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The God of War

This was recorded in Peking Gazette for 1873, at Feb. 15th. -- Le Han-chang, the Governor-General of Hoo-Kwang, and an officer of the first rank, petitions the Emperor with regard to the miraculous interposition of a certain deity for the defence of a place under his jurisdiction; and the petitioner begs His Majesty to erect a tablet in commemoration of the event.

A temple to the god of war stands within the Western gate of the city of Seang-yang-foo, in the province of Hoo-peh, and responses to prayers have been frequently obtained at this shrine. In the sixth year of the reign of the Emperor Heen-fung, rebels of the place attacked the city, and made their chief assault upon the west gate, where there were, at the time, but few soldiers stationed. And, although both the soldiers and the resident gentry took vigorous measures to repel the attack, yet they were eventually overcome by the superior number of the enemy. The rebels were now, however, observed to retire suddenly and in confusion, and on enquiry being made of the suffering people on their return to the city, it was ascertained that the rebels saw a bright flag waving over the city, and a tall General, having a long beard and arrayed in green garments, calling up his troops, whereupon they immediately fled, overcome by fear, and thus the threatened danger to the city was happily averted.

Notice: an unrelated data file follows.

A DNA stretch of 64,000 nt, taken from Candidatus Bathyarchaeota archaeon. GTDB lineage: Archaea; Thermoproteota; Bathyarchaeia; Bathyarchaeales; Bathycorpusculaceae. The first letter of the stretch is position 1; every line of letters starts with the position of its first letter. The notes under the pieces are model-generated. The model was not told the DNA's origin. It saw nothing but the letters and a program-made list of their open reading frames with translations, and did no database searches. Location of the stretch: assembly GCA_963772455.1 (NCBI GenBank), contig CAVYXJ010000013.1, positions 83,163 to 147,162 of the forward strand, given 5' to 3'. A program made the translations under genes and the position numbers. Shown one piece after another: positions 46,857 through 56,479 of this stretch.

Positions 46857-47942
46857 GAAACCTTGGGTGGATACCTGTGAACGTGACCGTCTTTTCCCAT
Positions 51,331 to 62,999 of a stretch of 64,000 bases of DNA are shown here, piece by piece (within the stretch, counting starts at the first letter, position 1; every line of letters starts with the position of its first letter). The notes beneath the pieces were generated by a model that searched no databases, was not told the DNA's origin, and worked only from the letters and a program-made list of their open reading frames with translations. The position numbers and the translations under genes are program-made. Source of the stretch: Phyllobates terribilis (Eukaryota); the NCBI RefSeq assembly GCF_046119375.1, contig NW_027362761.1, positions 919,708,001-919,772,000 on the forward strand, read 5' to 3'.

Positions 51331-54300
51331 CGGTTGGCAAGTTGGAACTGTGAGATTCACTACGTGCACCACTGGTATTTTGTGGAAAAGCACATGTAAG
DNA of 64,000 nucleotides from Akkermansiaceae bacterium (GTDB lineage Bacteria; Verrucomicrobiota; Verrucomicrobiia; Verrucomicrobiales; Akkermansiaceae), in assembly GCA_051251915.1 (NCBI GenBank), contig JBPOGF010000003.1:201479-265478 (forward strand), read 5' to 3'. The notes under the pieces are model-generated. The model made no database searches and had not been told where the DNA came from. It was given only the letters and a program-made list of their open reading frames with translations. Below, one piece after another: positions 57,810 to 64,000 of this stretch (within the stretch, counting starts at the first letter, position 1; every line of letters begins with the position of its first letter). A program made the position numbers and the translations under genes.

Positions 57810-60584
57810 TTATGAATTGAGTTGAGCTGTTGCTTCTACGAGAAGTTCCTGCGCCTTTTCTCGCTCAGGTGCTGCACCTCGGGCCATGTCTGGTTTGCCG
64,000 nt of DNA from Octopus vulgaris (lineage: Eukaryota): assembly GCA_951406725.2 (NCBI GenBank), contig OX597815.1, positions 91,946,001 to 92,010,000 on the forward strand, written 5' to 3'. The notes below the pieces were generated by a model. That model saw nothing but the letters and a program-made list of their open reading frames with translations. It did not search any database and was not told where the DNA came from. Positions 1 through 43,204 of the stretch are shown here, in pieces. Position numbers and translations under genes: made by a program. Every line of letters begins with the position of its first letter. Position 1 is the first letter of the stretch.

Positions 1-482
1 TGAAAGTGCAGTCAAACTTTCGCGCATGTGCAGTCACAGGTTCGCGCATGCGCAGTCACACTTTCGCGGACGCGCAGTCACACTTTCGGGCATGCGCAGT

The God of War is believed to be Guan Yu 关羽,  who was a general serving under the warlord Liu Bei during the late Eastern Han Dynasty, he had long beautiful beard.